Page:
Objective: The aim of this study is to determine whether periodontal health knowledge is associated with frequency of tooth brushing and periodontal treatment need.
Methods: Four hundred and two subjects participated in the study. Data on sociodemographic variables (age, gender, marital status, income, and education), general health, smoking behaviour, tooth cleaning habits and knowledge on periodontal health/disease were collected with a questionnaire. Periodontal treatment need was examined using the Community Periodontal Index of Treatment Needs (CPITN). According to the CPITN scores, the treatment needs were grouped as minimum (CPITN = 0), low-level (CPITN = 1−2), or high-level (CPITN = 3−4).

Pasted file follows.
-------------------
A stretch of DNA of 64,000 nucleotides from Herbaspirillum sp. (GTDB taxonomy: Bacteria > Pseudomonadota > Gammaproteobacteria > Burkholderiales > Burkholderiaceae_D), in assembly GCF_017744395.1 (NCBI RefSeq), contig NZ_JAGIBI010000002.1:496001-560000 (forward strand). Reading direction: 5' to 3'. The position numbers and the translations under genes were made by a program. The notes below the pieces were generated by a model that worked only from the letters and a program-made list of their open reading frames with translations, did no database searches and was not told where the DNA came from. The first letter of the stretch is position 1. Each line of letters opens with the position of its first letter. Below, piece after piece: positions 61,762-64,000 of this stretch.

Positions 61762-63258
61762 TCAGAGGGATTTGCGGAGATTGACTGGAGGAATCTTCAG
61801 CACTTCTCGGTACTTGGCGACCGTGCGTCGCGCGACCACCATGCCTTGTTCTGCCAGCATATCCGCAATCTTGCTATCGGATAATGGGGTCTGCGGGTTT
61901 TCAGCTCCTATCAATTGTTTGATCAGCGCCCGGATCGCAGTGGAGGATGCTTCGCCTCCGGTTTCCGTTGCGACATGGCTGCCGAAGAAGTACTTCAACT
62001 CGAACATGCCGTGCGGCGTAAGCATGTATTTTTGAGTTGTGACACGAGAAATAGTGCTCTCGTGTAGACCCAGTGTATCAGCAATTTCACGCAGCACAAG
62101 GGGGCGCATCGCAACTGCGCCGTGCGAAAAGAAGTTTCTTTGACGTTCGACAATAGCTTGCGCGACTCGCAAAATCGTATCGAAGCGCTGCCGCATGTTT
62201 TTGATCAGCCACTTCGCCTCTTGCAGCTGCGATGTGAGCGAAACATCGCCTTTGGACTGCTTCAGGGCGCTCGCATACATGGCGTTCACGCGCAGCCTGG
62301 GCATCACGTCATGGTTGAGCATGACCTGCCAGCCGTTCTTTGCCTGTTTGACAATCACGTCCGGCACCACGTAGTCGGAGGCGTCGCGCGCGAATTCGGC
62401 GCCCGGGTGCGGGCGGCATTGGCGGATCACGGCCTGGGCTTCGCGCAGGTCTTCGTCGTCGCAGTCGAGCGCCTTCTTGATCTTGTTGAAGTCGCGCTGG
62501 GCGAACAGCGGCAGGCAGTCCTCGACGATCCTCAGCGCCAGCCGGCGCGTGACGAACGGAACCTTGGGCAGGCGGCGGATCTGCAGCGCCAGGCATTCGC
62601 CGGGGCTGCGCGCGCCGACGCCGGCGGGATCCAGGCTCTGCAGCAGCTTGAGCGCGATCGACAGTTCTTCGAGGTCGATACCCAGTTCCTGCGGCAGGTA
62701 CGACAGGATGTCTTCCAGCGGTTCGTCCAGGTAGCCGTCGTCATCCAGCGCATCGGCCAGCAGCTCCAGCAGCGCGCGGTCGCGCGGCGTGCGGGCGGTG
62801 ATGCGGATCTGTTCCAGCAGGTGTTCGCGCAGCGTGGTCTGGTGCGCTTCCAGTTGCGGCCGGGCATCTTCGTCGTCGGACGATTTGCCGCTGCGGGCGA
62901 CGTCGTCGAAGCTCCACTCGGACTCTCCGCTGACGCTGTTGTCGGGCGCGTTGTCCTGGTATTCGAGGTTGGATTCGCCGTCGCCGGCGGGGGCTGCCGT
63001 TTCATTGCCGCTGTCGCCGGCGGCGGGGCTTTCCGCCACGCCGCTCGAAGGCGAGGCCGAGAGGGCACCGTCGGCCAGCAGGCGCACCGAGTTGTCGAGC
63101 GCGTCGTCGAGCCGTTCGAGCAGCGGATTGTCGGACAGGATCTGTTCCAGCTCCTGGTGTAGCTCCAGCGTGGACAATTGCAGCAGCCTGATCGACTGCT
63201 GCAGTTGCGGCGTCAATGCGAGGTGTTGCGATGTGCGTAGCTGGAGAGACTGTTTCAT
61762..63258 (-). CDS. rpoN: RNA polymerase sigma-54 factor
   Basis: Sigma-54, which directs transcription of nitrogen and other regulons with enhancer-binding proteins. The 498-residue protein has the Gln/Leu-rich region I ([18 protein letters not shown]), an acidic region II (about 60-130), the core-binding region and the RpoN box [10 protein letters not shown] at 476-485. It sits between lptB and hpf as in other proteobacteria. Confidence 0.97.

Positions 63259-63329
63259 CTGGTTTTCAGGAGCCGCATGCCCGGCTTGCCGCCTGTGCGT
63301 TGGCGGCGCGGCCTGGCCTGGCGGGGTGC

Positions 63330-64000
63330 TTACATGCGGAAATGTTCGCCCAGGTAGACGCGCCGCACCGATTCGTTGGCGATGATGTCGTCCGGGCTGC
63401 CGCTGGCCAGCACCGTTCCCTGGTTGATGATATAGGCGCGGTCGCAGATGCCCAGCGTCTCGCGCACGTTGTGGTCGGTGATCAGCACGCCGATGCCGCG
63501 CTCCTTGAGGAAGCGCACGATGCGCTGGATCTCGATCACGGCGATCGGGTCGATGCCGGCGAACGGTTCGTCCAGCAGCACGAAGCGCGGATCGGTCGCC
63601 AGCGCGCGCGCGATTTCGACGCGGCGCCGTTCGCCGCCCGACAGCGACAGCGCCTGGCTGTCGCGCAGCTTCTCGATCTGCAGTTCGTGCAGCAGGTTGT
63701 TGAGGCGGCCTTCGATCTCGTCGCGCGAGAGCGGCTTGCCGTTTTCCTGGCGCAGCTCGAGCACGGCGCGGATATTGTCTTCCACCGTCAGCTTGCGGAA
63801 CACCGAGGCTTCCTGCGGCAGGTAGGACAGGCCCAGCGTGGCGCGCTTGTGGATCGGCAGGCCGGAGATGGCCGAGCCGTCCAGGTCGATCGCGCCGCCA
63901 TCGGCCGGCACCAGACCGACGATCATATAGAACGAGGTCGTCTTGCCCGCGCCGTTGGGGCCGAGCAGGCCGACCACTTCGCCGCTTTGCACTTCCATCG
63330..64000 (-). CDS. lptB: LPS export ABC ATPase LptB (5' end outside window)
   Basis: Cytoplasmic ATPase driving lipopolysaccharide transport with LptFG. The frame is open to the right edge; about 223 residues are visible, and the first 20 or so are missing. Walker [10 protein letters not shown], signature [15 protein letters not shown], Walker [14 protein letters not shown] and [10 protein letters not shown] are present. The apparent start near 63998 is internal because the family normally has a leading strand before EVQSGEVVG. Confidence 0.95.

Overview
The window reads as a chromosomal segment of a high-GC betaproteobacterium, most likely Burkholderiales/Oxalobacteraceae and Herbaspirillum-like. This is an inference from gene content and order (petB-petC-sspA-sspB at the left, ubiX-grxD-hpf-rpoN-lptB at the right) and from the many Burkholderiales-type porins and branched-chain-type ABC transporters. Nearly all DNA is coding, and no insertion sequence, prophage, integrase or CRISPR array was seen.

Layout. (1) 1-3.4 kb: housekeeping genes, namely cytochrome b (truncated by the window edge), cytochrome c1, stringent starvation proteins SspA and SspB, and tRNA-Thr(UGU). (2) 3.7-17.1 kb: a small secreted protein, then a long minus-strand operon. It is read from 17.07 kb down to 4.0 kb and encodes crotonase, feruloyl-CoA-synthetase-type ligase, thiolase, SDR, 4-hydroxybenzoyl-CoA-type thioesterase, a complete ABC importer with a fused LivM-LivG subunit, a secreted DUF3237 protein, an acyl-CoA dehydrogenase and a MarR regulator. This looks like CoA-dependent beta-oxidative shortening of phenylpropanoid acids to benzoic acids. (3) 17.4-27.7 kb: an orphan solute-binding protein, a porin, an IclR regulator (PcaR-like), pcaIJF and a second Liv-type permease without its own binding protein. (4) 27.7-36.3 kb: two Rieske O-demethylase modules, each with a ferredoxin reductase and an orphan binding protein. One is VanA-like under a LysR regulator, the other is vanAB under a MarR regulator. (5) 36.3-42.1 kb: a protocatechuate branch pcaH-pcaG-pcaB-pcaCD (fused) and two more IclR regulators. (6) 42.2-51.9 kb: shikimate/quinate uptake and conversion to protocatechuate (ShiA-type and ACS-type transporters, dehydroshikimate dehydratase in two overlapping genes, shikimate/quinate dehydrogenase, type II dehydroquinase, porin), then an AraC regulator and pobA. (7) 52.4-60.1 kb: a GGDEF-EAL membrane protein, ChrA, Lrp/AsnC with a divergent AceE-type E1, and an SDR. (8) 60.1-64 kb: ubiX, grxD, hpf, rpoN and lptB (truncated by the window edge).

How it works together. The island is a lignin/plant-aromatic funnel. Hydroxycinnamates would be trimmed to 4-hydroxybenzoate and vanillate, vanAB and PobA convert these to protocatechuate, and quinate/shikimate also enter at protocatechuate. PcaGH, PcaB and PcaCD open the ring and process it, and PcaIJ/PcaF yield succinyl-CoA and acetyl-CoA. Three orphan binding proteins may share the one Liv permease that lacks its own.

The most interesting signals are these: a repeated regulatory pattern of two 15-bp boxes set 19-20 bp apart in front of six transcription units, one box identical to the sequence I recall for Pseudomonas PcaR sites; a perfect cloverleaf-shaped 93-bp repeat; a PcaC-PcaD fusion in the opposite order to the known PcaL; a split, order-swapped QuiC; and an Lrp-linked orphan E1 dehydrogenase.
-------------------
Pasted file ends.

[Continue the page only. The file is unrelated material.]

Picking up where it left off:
Results: Statistical differences were found between the frequency of tooth brushing and smoking status, marital status, periodontal health knowledge and periodontal treatment needs. Gender (females), place of residence (urban areas), education and periodontal health knowledge had positive relationship with tooth brushing frequency, while smoking and periodontal treatment need had negative relationship. When multivariate logistic regression analysis was applied, age, marriage and poor periodontal knowledge were associated with increased low-level periodontal treatment needs, and age, marriage and smoking were associated with increased high-level periodontal treatment need.
Conclusion: In the limits of this study, we suggest that gender, smoking habits, marital status, place of residence, education and periodontal health knowledge are determining factors related to tooth brushing frequency. Periodontal knowledge and smoking are associated with periodontal treatment needs.